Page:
Why I'm Tired Of People Joking About Anxiety Attacks

Photo: Tero Vesalainen / shutterstock
woman experiencing a panic attack

By Emily Bernstein

Like most college students, I made my way home for the summer. I got a summer job, and have worked full-time before I head back to school this fall.

Most nights, I come home to my parents with dinner cooking, or ingredients for me to make delicious chicken enchiladas, and then we eat together. It’s a wonderful arrangement, and I’m so grateful to have a family like mine.

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I’ve written about my mental health before. I’m trying to be more open about it because I really want to remove that terrible stigma that surrounds mental health.

I’ve written about my depression and anxiety and how I treat my depression as well as possible. This summer, though, I ran into complications with my anxiety.

About four weeks ago, I woke up and could feel my heart beating. My hands were shaking, I was breathing quickly, and I felt like I was about to burst at any moment. My anxiety had never been this terrible before.

I tried to get on top of it — by talking to my doctor(s), and both my aunts who have degrees in psychology. Everyone helped me, but resetting your brain chemistry takes time!

I thought I was getting better.

I knew I had my family by my side, cheering me on, and I was getting the help I needed. But something — and I’m honestly not sure what — set me off.

Before I knew it, my parents and I were enjoying dinner outside, talking about the upcoming school year, and then, just like that, I couldn’t breathe. I was embarrassed to be outside while I was huffing and puffing and sobbing so I ran upstairs to my bedroom.

Everyone tells you it’s easier to breathe when your lungs are fully expanded, so I tried lying on my back. But most anxiety attacks will force you to curl up in a little ball.

There I was, curled up in a corner in my bedroom, with thoughts like, “I’m never going to catch my breath again,” “Everyone is going to think I’m crazy,” and, “This is never going to end” running through my brain. I could hear my parents trying to act normal in the kitchen; they were doing the dishes, talking quietly, petting my dogs.

But I knew, I just knew, they were worried about me. And somehow, that made it worse. I don’t know why. And I’m certainly not blaming them for my attack.

But as I sat there, heaving and sobbing and moaning, I was embarrassed, and apologetic that my attack had ruined everyone’s night.

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They didn’t feel that way. They didn’t think I had ruined anything. But I did.

And that’s what anxiety is. It’s thinking that everyone around you needs an apology, or is blaming you for something. It’s thinking that your family won’t love you because you have this weakness. It’s about hiding your symptoms even though you secretly know everyone knows what you’re doing.

It’s thinking that your attack is never going to end, and you’re going to be stuck in that terrible state of not being able to breathe forever. It’s uncomfortable and horrible and scary.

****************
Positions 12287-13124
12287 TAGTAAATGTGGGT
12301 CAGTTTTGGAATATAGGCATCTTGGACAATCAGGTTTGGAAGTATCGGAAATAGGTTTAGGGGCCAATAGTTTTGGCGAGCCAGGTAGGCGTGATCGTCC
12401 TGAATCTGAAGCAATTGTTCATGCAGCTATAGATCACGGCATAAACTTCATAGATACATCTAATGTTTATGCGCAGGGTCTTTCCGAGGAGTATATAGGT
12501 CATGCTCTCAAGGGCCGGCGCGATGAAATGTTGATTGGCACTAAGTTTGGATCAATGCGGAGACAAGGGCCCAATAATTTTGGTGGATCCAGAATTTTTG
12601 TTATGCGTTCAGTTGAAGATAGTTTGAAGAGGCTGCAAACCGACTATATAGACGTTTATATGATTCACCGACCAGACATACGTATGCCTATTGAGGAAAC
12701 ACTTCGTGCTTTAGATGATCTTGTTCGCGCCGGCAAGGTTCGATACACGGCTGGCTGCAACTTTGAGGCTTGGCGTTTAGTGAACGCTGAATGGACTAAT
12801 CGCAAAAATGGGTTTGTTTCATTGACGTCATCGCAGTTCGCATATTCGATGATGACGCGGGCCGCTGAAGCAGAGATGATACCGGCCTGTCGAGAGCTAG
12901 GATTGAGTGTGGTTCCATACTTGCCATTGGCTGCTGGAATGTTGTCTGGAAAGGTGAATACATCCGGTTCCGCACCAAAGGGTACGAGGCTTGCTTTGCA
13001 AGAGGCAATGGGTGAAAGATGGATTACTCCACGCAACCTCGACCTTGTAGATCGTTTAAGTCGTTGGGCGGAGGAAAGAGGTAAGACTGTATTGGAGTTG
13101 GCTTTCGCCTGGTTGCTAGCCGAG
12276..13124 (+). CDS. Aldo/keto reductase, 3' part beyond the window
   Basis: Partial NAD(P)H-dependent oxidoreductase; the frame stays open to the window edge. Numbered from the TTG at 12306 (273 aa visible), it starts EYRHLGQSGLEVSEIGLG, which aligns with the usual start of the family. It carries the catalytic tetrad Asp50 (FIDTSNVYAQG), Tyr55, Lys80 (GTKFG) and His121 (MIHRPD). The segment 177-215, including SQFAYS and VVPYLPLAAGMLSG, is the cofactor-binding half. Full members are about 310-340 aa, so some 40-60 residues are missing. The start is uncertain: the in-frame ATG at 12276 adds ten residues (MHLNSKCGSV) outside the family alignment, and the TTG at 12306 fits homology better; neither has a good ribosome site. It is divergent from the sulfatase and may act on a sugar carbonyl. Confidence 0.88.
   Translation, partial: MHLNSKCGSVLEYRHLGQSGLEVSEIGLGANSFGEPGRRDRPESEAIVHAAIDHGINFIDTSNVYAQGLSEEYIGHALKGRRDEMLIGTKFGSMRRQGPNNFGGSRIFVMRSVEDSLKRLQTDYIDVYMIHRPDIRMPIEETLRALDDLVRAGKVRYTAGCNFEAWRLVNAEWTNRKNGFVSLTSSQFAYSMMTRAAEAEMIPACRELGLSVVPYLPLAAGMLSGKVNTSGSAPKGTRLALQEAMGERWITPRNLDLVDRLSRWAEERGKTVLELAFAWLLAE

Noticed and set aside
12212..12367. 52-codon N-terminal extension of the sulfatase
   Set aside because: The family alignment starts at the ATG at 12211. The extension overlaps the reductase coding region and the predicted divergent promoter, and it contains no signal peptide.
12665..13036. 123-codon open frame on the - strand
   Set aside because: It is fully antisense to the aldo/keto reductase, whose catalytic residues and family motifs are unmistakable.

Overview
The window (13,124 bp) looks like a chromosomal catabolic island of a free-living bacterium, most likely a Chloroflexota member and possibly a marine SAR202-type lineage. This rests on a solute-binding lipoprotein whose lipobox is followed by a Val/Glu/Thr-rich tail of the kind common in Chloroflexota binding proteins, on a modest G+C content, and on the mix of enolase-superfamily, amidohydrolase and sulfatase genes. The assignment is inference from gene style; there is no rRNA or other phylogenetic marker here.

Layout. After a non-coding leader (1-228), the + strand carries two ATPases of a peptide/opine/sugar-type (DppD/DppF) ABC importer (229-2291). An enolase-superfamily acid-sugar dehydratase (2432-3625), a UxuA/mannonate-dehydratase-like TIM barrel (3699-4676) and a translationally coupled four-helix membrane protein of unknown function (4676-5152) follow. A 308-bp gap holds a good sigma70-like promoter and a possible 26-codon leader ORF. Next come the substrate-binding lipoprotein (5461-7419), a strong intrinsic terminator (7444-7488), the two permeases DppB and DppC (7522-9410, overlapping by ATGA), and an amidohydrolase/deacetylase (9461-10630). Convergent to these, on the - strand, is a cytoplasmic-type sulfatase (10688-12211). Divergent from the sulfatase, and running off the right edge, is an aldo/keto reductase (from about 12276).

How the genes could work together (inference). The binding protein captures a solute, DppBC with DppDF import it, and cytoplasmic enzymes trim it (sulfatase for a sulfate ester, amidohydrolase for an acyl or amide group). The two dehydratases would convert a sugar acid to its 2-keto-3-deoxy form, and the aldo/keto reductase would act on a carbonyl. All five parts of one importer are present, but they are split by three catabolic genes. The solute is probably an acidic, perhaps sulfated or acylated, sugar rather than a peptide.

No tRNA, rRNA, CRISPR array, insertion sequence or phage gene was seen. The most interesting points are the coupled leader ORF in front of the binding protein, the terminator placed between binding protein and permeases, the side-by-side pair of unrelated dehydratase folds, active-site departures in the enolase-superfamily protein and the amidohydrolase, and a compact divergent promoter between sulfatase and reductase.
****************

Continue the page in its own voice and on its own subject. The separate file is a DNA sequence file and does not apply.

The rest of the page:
But most people don’t need an apology. And when you catch your breath, you realize your family just wants to be there for you. Taking that first deep breath after an attack ends is one of the most relieving and cleansing things I’ve ever experienced.

Knowing an attack is going to end won’t change the experience during it. But that’s what I try to think about when I am curled up, helpless, and hopeless. I try to think about how great it’s going to feel to take that first sip of cold water. I think about taking a deep, lungful of air.

I try to think about how amazing it will feel to breathe again and wash my face. I think about getting that hug from my mom and dad and hearing them tell me that I’m going to be okay. It’s the little things, and they don’t always help, but they’re always in the back of my mind.

Knowing my family is there for me always may hurt when I’m in the middle of an attack, but it feels pretty damn good when my tears are dry, and they’re right there with me, telling me that it won’t always be like this, and that I really will be okay one day.

People who survive anxiety and panic attacks are strong as hell.

They’ve learned how to breathe when their brain is telling them they can’t. They’ve learned to rationalize all the catastrophic thoughts running through their head.

They can unclench their fists when it feels like their hands are stuck in iron. They can retrain their brains into knowing that it’s going to be okay.

It takes time and effort and a hell of a lot of trial and error. But it’s doable, and it has been done, which means I, and anyone else who needs to, can do it too.

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Emily Bernstein is a writer whose work focuses on mental health, pop culture, love, and family. Her writing has been featured in Nature, The New Yorker, Interview Magazine, Healio, Five O'Clock, among others. Follow her on Twitter for more.

This article was originally published at Unwritten. Reprinted with permission from the author.